The bacon, which has 25% less salt and 20% less fat, has been created as part of a Quality Meat Scotland and meat industry project that aimed to find healthier versions of eight popular Scottish foods, including haggis, sausages and Scotch pies.
The bacon is produced using a wet curing process, under which the meat is cured with the skin intact. The skin absorbs some of the salt, with the salt content then lowered when the skin is removed. Fat is reduced during an extra trimming after curing.
With a salt content of 2.29g per 100g, the bacon falls well inside the FSA's 2012 salt reduction target of 2.88g per 100g. It has a fat content of 12.6g per 100g and just 4.4g of satfat.
The £40,000 Scottish food project involved seven producers, including Vion UK, Scott Bros and Irvine's of Perthshire, with Irvine's moving to switch its entire wet cure bacon range to the new production method on the back of the project. The initiative was match-funded by Scottish Enterprise and developed together with the food innovation team at Abertay University.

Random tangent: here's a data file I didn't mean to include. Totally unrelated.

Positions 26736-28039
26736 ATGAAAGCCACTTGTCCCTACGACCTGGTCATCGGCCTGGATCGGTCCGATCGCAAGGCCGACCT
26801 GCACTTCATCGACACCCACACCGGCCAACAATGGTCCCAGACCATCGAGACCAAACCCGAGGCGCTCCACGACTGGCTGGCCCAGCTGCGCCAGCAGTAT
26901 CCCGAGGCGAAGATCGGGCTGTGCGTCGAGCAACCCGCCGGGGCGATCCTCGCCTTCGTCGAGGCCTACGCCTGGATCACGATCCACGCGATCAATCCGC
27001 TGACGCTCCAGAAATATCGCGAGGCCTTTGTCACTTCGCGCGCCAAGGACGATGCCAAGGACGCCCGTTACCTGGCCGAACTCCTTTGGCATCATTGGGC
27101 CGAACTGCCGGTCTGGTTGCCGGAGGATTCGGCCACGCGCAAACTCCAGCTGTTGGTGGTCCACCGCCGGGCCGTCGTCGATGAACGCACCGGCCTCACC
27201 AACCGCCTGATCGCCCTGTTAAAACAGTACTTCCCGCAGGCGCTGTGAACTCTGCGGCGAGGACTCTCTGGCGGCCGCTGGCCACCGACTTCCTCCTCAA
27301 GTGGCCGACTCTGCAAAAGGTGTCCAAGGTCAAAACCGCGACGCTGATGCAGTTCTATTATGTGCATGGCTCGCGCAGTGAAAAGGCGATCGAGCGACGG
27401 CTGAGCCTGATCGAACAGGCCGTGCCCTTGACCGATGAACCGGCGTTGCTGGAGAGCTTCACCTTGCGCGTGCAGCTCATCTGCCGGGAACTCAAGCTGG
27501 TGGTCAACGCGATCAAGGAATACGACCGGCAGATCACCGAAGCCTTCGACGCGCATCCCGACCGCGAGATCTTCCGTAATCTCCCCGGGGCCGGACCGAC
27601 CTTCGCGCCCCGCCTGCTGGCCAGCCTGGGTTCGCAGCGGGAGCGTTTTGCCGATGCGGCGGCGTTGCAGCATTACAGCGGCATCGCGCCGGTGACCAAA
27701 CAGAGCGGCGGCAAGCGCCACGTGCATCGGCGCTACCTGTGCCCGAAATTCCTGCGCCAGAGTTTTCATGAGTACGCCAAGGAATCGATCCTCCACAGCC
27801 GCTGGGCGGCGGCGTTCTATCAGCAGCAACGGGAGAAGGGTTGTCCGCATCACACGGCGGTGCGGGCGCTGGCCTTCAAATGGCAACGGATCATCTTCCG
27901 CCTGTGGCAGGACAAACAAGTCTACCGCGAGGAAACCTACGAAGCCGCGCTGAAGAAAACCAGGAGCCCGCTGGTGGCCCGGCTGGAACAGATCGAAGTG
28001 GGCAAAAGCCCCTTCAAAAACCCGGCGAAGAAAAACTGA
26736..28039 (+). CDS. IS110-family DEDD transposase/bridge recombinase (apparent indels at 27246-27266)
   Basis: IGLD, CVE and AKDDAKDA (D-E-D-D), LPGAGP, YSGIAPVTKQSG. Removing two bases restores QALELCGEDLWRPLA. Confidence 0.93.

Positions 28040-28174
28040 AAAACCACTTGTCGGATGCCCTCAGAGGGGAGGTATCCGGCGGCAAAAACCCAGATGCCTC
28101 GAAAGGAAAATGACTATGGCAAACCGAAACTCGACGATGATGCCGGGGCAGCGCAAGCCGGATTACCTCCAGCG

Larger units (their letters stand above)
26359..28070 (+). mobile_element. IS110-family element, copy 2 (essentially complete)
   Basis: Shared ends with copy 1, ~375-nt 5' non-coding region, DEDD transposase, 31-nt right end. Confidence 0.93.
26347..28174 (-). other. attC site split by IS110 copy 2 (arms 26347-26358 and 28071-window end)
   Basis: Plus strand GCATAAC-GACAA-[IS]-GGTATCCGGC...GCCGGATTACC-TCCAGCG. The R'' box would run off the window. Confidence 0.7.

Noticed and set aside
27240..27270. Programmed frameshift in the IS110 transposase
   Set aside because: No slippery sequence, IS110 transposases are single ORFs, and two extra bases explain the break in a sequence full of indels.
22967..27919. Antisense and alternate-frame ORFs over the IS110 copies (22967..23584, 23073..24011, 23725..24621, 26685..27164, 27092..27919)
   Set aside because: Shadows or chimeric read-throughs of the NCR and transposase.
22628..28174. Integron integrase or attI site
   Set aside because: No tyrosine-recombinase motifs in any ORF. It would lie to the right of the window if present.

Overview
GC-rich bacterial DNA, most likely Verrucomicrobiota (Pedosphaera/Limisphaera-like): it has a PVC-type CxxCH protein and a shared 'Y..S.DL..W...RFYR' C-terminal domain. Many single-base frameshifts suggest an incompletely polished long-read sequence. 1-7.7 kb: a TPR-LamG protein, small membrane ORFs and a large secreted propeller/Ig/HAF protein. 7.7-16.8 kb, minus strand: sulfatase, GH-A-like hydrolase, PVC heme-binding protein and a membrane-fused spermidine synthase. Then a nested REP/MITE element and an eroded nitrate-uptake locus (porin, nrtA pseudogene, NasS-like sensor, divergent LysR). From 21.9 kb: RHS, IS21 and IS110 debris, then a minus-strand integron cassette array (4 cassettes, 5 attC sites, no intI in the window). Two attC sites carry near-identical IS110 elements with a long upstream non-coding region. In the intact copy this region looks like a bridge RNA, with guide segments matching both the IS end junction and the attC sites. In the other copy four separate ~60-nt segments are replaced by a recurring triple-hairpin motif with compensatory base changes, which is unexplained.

Although the bacon is not yet available in stores, QMS and producers held a meeting this week to present the bacon to buyers with a view to rolling it out this year.
QMS has also carried out taste trials of the bacon with schoolchildren, which it claimed had been "very successful".
"By reducing the salt and fat in a number of red meat products, while maintaining exceptional quality, this collaborative project further shows how red meat can be enjoyed as part of a healthy and balanced diet," said NFU Scotland president Jim McLaren.
Rural affairs secretary Richard Lochhead said: "Recently we've seen healthier versions of burgers, sausages and Scotch pie being produced by the sector as it responds to consumer demand for healthier food choices as part of a balanced diet."